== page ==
Despite the failure of the 76 Ranch, a plan was proposed around 1900 to develop the land near Suffield to the point where it could produce crops on a large scale. Over $10 million in capital was spent developing the hamlet of Suffield between 1909 and 1911. Companies involved in the project began to develop an irrigation system to stimulate the land. However, a severe drought occurred in 1914, destroying that year’s crop. The drought, coupled with the outbreak of World War I, led to the abandonment of the farm project and irrigation system. The land was given to local farmers and businessmen.
Read more… about the history of Agriculture in Alberta.
The natural vegetation of the Palliser Triangle is short grass prairie and precipitation insufficient to support the type of agriculture of eastern North America. Irrigation was first considered for use in Alberta in the late 1880’s, when the semi-arid conditions of Western Canada proved too difficult to settle for many immigrants.
Construction of the St. Mary Project (SMP) began in 1898, following other attempts to start a large development in irrigation. As the SMP developed and spread out from its origins near Lethbridge, the need for reservoirs became apparent. The St. Mary Dam, completed in 1951, facilitated the creation of the first reservoir of the district. Water from the SMP reached Medicine Hat via a canal constructed in 1954.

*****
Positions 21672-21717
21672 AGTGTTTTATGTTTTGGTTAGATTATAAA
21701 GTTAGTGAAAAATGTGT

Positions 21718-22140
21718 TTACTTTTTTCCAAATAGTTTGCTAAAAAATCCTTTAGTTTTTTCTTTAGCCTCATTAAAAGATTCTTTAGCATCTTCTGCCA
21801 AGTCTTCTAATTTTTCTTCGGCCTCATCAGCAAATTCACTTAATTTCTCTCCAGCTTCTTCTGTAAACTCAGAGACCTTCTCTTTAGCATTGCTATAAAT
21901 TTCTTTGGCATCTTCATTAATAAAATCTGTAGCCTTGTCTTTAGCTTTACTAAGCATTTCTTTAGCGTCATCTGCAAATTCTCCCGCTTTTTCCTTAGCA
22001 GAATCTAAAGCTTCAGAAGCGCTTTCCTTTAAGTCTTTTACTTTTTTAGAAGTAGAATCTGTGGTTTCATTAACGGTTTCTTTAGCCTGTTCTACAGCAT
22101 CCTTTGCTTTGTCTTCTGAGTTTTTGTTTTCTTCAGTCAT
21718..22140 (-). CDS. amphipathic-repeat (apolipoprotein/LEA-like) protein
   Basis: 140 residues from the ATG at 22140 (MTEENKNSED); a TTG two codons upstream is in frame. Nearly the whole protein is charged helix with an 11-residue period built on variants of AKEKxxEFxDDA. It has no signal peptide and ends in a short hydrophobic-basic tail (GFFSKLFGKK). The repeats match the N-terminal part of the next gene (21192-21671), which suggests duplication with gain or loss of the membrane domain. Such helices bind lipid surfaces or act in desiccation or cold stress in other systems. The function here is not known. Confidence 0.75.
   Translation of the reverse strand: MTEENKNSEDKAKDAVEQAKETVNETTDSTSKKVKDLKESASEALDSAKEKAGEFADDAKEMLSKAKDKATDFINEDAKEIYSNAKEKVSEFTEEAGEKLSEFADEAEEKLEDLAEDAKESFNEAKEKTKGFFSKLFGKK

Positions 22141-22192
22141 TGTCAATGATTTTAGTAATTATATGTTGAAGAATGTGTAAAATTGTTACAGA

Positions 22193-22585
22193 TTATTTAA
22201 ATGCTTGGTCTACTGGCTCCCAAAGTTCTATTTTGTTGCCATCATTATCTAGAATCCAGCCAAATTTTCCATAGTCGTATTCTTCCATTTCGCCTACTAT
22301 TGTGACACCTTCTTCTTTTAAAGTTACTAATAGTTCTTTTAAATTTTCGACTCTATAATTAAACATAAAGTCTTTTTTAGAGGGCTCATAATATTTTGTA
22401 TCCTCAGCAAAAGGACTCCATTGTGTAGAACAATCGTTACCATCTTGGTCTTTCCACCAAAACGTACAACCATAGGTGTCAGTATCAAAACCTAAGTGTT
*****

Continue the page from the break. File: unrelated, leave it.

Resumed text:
With several towns and cities located on the banks of Alberta rivers, early settlers toyed with the idea of using riverboats as transportation between municipalities. Early businessmen in Medicine Hat attempted to develop this idea from the 1880’s to 1908. A fleet of three boats was deployed on the South Saskatchewan River with the intention of shipping coal from Lethbridge to Medicine Hat. This proved unfeasible, for two reasons. The boats could only run on the river during high-water flood periods in summer, and more coal was used to power the boats on the journey than the boats could ship between the cities. In place of the ferry system for transporting coal, the Turkey Trail, discussed previously, was built between Lethbridge and Medicine Hat. The idea of riverboats on the South Saskatchewan lingered on, despite earlier failures. Three more boats were built, which offered pleasure cruises and limited transportation of goods.
By 1908, however, every boat had either been wrecked on the river or had been shipped elsewhere. The South Saskatchewan River proved unsuitable for any commercial boat transit.